I have no evidence, but my intuition is that crowding out cars would boost incentives for walking during the pandemic and then boost incentives for mass transit during non-pandemic times.

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While we're on the topic of crowding out cars and boosting incentives for mass transit, NYC was supposed to start implementing congestion pricing this year but the Trump administration blocked it: https://nyc.streetsblog.org/2020/11/19/congestion-pricing-can-still-happen-in-2021-but-there-are-a-lot-of-ifs-including-president-biden/

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Hi Matt!! (Say hi back!! Attempt #7)

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Hi!

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Grand compromise - the YGLESIAS ACT of 2021: more money for local police departments (refund the police!) and more money for mass transit.

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MTA efficiencies have always been the no brainer that ny politicians would never dare touch. Bailout as entry point for this is certainly the best hope. *fingers crossed*

But what the heck do you do about MTA’s insane capex? Bloat on bloat.

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The Capex situation is crazy (see our event on Wednesday!) but not directly relevant to the immediate situation.

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"But what the heck do you do about MTA’s insane capex?"

Maybe start awarding construction contracts to the lowest qualified bidder, not the lowest qualified bidder using union labor?

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The lowest costs in the world for transit construction are found in the Nordic countries and certain Mediterranean countries where transit projects are typically built by unionized workforces. Our cost disease is about much more than organized labor. A lot of evidence is coming out that indicates it's actually much more about outsourcing state capacity to consultants.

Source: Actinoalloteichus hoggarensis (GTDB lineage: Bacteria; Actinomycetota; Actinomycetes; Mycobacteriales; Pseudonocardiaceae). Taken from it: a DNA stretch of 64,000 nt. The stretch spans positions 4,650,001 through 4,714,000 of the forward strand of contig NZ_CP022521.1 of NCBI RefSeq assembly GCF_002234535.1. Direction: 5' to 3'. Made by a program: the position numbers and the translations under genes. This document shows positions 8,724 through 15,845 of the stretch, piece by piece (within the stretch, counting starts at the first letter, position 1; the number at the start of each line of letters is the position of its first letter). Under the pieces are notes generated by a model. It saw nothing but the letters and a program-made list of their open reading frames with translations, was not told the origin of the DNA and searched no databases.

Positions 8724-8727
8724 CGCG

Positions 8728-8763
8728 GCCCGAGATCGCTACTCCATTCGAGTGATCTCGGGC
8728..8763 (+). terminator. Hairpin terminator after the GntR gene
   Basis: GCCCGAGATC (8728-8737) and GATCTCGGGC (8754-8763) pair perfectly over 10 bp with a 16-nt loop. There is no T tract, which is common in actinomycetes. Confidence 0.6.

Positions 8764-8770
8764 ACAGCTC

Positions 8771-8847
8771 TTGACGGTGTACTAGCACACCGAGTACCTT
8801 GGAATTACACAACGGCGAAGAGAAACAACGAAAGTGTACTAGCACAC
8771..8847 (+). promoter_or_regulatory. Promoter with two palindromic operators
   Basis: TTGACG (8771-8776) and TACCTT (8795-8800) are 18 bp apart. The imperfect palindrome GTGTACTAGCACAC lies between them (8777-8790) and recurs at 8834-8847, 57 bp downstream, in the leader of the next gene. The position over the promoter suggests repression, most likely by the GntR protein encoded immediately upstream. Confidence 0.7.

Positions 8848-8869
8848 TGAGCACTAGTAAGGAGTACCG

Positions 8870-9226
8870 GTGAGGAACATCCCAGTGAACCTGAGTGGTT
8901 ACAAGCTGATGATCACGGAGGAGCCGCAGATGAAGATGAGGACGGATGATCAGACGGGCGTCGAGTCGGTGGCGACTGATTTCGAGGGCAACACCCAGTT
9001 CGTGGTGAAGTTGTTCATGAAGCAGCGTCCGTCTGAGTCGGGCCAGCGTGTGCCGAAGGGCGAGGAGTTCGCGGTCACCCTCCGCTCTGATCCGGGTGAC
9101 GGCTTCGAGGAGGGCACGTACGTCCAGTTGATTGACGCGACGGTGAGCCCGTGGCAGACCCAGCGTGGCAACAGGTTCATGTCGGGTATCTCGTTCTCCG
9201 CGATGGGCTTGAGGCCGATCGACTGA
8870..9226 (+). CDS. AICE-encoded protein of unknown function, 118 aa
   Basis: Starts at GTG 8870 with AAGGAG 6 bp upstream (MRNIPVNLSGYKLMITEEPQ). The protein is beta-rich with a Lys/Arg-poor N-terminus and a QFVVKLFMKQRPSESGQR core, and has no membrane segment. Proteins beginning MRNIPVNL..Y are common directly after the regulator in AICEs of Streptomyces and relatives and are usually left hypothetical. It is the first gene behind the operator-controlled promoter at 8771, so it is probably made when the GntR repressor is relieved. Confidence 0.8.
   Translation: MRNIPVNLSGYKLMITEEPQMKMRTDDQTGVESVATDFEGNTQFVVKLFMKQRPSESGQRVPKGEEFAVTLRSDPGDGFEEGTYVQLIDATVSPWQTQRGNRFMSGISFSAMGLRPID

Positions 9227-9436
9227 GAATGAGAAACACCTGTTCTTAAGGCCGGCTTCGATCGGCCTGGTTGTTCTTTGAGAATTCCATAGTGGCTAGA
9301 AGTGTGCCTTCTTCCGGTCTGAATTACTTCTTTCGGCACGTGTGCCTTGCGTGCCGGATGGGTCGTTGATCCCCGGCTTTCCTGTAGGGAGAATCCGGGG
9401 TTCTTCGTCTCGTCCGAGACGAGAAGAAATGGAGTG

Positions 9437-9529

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Yes, tons to be done around bidding, but I should have phrased that better. At an execution level, there are tons of things you can do. Aforementioned alon levy has written about it extensively. A lot of it just boils down to, "look at best practices from abroad and do that".

Politically I don't know how you even begin to incentivizing a transition that big. Something like this bailout for labor reform could be an entry point to the reformer mindset, but big hill to climb.

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While Matt is correct about the risk of a pandemic-induced death spiral, he is conflating American public transit’s issues with capital costs (which absolutely are a barrier to improving both the quantity and quality of service) and its issues with operating costs. No doubt there are specific cases like NY still requiring subway conductors where the potential reform is obvious. But the basic issue in transit operations is one of Baumol’s cost disease – we still require one trained operator per bus and per train. Maintaining vehicle reliability also requires trained mechanics. This is not to say that transit agencies have no bloat, but the core labor costs cannot be reformed away. Driverless trains are an obvious long-term solution (and perhaps driverless buses too, eventually), but those are not going to happen as part of a pandemic bailout package.

Also note that Matt positions ATO in Washington DC alongside the MTA conductor issue, but reinstituting ATO would do little for overall operating costs – a train operator is still required when ATO is on. ATO improves the smoothness of the ride and allows more precise station stopping. The fact that ATO is still not in operation a decade after the Red Line crash maybe be evidence of WMATA’s dysfunction, but it’s not causing their current red ink.

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I'm not saying it's "causing their current red ink," I'm saying it's evidence of a poorly managed organization.

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More generally, all transit providers face the same first-tier Baumol cost disease problem, but the second-tier managerial/bloat issues are agency-specific. So in order to access the bailout funds, every agency is going to hire an outside consulting firm to produce a reform plan, which is then going to have its credibility evaluated by Elaine Chao and whatever consulting firm she’s hired (probably McKinsey)? Color me skeptical that this will produce genuine reform…